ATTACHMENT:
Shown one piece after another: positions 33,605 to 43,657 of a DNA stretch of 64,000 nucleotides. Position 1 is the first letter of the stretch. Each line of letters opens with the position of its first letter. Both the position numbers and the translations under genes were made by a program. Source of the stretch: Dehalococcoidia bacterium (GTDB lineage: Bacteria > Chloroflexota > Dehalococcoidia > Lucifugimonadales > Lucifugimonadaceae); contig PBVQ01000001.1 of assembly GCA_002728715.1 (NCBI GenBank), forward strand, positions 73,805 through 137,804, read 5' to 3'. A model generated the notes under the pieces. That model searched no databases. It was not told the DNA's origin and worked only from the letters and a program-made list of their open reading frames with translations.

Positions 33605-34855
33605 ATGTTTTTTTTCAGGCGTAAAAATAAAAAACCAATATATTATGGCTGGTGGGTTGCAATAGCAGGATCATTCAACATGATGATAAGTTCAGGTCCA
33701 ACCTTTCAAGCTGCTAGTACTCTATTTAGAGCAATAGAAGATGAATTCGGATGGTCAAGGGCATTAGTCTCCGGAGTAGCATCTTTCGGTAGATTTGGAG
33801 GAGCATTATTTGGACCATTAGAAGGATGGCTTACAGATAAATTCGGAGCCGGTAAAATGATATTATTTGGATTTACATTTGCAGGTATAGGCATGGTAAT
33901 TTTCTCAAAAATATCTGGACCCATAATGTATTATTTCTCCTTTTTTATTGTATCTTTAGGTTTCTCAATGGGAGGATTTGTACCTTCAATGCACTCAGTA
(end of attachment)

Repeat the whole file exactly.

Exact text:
Shown one piece after another: positions 33,605 to 43,657 of a DNA stretch of 64,000 nucleotides. Position 1 is the first letter of the stretch. Each line of letters opens with the position of its first letter. Both the position numbers and the translations under genes were made by a program. Source of the stretch: Dehalococcoidia bacterium (GTDB lineage: Bacteria > Chloroflexota > Dehalococcoidia > Lucifugimonadales > Lucifugimonadaceae); contig PBVQ01000001.1 of assembly GCA_002728715.1 (NCBI GenBank), forward strand, positions 73,805 through 137,804, read 5' to 3'. A model generated the notes under the pieces. That model searched no databases. It was not told the DNA's origin and worked only from the letters and a program-made list of their open reading frames with translations.

Positions 33605-34855
33605 ATGTTTTTTTTCAGGCGTAAAAATAAAAAACCAATATATTATGGCTGGTGGGTTGCAATAGCAGGATCATTCAACATGATGATAAGTTCAGGTCCA
33701 ACCTTTCAAGCTGCTAGTACTCTATTTAGAGCAATAGAAGATGAATTCGGATGGTCAAGGGCATTAGTCTCCGGAGTAGCATCTTTCGGTAGATTTGGAG
33801 GAGCATTATTTGGACCATTAGAAGGATGGCTTACAGATAAATTCGGAGCCGGTAAAATGATATTATTTGGATTTACATTTGCAGGTATAGGCATGGTAAT
33901 TTTCTCAAAAATATCTGGACCCATAATGTATTATTTCTCCTTTTTTATTGTATCTTTAGGTTTCTCAATGGGAGGATTTGTACCTTCAATGCACTCAGTA